Blunderprone has started a new circle of chess players on the road to improvement. I think this is a wonderful initiative and it certainly seems to have rejuvenated the chess blogging scene. When I started reading all the reactions on different blogs, one stood out as the most fundamental. It was Robert Pearsons post in which he questioned the point to seeking improvement.
It struck me and reminded me of a question a that co-worker of mine once received when he said he was going to the tennis club. "Are you going to play or work on your backhand" he was asked ironically when he parted.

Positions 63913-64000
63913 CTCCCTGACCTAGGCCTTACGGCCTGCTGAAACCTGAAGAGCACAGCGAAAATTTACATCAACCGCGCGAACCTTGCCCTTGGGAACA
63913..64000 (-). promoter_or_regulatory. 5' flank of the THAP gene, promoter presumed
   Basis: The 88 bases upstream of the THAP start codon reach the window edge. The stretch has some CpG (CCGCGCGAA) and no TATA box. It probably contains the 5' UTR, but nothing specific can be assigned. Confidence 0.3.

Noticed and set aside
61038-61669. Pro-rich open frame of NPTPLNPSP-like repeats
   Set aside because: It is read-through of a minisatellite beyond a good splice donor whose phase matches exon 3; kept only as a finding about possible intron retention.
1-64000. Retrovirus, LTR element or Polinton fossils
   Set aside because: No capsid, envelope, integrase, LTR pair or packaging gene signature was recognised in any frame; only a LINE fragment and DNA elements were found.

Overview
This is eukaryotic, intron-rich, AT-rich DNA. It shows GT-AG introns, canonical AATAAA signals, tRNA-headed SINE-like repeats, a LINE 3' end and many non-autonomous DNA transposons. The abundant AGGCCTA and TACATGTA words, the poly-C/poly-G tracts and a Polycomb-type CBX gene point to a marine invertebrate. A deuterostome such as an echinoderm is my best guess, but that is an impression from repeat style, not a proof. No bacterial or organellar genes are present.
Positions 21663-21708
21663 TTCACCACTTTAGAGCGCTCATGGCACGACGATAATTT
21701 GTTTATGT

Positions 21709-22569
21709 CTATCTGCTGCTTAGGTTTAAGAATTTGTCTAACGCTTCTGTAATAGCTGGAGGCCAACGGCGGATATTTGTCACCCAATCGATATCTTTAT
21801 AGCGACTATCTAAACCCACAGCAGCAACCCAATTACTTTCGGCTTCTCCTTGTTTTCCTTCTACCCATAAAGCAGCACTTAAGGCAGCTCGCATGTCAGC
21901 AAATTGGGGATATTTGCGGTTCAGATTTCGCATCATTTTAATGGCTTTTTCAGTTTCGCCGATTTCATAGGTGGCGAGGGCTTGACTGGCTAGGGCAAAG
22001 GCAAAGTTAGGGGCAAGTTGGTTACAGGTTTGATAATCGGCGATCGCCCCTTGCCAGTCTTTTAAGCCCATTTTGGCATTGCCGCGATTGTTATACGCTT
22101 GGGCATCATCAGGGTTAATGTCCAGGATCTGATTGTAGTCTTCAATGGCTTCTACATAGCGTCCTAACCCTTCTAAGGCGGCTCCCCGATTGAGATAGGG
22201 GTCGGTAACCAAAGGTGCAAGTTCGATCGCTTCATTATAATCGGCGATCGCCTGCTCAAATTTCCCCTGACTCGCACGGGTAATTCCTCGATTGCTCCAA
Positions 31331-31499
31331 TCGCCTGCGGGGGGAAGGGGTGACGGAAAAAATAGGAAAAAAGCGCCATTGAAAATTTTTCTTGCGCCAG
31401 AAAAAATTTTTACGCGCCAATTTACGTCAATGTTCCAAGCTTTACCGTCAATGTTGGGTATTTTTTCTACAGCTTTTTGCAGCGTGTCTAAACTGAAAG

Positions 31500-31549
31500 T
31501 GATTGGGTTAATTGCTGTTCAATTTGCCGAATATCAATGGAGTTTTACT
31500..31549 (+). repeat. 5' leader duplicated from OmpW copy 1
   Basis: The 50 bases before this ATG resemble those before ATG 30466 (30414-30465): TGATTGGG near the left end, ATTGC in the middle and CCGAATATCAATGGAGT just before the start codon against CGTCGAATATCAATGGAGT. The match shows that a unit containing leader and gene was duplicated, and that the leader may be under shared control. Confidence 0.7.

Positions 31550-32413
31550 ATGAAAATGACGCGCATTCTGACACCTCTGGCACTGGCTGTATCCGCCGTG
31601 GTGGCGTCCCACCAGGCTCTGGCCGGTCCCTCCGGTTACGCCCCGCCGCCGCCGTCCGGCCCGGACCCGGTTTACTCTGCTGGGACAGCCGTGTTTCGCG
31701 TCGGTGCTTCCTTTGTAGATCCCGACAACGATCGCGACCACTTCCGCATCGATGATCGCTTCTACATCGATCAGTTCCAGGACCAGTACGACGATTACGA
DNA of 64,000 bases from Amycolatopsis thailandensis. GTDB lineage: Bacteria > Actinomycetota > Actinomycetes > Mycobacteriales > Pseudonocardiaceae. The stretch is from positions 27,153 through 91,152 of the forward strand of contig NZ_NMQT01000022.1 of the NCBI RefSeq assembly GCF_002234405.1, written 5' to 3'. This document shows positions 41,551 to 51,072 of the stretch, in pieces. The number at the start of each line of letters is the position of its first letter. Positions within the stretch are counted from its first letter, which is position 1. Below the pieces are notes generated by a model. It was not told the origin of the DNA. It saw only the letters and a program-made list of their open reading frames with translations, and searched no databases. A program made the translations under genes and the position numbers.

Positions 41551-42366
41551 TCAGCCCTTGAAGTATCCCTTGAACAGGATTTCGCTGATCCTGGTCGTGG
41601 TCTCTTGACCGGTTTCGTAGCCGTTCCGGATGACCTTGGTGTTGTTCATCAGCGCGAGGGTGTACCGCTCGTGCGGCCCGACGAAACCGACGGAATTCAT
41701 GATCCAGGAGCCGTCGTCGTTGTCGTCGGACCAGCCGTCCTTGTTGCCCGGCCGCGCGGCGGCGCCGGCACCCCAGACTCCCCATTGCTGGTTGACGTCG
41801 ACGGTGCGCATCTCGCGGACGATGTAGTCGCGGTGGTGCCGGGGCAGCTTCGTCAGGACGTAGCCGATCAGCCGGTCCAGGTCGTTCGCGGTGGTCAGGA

I understood why this question came up. This co-worker is a very competitive guy who doesn't seem to enjoy playing when he loses. And when he talks about his games he is always pretty self critical.
But isn't this something that everyone who is part of, or feels related to the A.C.I.S., recognizes? We want to improve, so we can be more successful. And most of us already have made all the improvement that can be gained within our comfort zone .
What we recognize and appreciate in each other is the ambition to improve, win more games, gain rating points and (above all) make sacrifices to achieve this.
So the answer to the question "why seek improvement" for me is: "to beat all of those lazy (and maybe more talented) bums who don't". Maybe it is some old fashioned Calvinistic work ethic that makes me think that justice has been done when the player who has worked the hardest, wins the game.